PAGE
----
Working Together for the Millennium Development Goals
Four years have passed since world leaders gathered at the United Nations to make a commitment to end extreme poverty by 2015, part of the Millennium Development Goals (MDGs). Jan Vandemoortele, a Belgian national and a key United Nations leader in the implementation of the MDGs, assessed the progress toward those goals at an October 19 meeting at the Woodrow Wilson International Center for Scholars. The program was co-sponsored by the Wilson Center and the United Nations Association of the National Capital Area.
At the 2000 Millennium Summit in New York, the member states of the United Nations agreed to an ambitious set of goals and targets, bringing together many of the commitments made during thematic summits in the 1990s. The member states committed to "spare no effort to free our fellow men, women, and children from the abject and dehumanizing conditions of extreme poverty." The result was 18 numerical and time-bound targets that seek to achieve gender equality, halve the proportion of people suffering from hunger, guarantee that all children complete primary school, reduce by two thirds a child's risk of dying before age five, and cut by three quarters a mother's risk of dying from pregnancy-related causes.
Vandemoortele explained that the quantitative targets were established by assuming that the rate of progress from 1990 to 2015 would equal that observed during the 1970s and 1980s. Progress in the 1990s was slower than expected, Vandemoortele reported, and much of it bypassed the countries and people most in need. Only half of the global agenda is on track, and without rapid acceleration, most targets will not be met by 2015. However, with deliberate efforts to improve progress, the MDGs could be reached.
According to the UN Development Programme's Human Development Report 2003, the human development indices in 21 countries declined in the 1990s, up from only 4 countries in the 1980s. Vandemoortele blamed the HIV pandemic and rising gaps in income, health care, and education for the declines.
The under-5 mortality rate rose for the bottom quintile of the population in twenty-five surveyed countries, for example, and income gaps also widened in many countries. Vandemoortele concluded, "Without deliberate efforts to make progress pro-poor, it is unlikely that the global MDG agenda will be realized."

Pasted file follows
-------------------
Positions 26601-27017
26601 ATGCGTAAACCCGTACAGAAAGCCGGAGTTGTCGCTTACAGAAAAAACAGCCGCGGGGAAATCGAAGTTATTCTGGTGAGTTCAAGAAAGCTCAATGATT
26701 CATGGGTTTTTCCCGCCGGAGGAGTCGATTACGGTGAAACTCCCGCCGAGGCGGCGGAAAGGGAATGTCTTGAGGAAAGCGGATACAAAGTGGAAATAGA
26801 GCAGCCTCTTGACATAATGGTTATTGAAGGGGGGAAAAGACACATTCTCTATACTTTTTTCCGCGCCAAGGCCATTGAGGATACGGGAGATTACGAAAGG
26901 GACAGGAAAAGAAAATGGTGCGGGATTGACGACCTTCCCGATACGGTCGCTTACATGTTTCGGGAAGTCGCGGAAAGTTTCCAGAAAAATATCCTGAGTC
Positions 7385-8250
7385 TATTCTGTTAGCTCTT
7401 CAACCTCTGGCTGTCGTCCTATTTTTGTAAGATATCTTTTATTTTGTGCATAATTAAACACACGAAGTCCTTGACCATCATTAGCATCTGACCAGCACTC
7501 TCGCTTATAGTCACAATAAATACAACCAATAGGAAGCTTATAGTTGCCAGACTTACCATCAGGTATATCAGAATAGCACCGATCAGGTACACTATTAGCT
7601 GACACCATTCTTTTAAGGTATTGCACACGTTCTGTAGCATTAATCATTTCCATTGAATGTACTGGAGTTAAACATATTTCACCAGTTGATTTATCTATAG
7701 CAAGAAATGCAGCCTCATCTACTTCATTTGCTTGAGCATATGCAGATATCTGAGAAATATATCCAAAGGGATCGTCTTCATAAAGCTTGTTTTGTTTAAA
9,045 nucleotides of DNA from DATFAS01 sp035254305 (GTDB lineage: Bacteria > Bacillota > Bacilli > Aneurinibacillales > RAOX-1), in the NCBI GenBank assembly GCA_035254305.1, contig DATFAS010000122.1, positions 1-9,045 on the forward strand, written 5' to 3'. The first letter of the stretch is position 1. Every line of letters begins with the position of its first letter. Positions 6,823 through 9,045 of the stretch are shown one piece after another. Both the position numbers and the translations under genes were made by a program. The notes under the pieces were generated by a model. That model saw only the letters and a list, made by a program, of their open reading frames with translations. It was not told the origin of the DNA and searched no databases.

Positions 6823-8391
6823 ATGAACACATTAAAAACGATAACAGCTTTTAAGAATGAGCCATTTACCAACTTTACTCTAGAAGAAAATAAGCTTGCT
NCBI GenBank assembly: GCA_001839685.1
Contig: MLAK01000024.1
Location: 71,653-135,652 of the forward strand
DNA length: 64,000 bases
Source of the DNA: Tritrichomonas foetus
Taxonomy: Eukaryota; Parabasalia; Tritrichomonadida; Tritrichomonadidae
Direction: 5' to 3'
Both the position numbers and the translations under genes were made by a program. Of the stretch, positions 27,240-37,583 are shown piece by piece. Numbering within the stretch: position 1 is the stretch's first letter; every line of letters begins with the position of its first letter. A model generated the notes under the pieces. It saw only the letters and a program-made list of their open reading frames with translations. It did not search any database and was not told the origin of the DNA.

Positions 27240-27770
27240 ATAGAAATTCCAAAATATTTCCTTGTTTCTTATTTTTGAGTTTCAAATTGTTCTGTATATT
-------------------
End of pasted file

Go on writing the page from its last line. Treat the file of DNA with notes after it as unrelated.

Vandemoortele also said that target setting must be tailored to the pressing needs of specific countries. "Adaptation is crucial for tailoring the targets to local realities, so that they can strike a judicious balance between ambition and realism."
Perhaps most importantly, Vandemoortele argued, the pursuit of these goals must be more creative and imaginative. Conventional wisdom explains poverty reduction as a universal "good" resulting from economic growth and macro-economic stability. "In practice, however, an honest search for real solutions to human poverty inevitably leads to tough trade-offs, difficult compromises, and divisive policy choices—-including tax reforms, trade reforms, and financial sector reforms."
Lastly, Vandemoortele cautioned against viewing global agendas in a negative light. "It is not true that global targets are ‘easily set but never met'—they have made a difference in the past. It is pessimism, skepticism, and cynicism that are the three worst enemies of the anti-poverty agenda."
Vandemoortele continued, "Its three best friends are, first, the space to adapt and tailor global targets to the national context so as to generate a strong sense of ownership. Second is an explicit focus on equity. Assuming that reforms and investments will be pro-poor does not guarantee it. We have learned, many times over, that what works for men does not automatically benefit women; the same applies vis-à-vis the poor."
"Third is a quantum leap in imagination," Vandemoortele explained. "Conventional wisdom and standard approaches have resulted in outcomes that raise the specter of reasonable doubt in the court of economic analysis."
As Vandemoortele observed, "Prudence is silver, but for the sake of the MDGs, ambition is golden."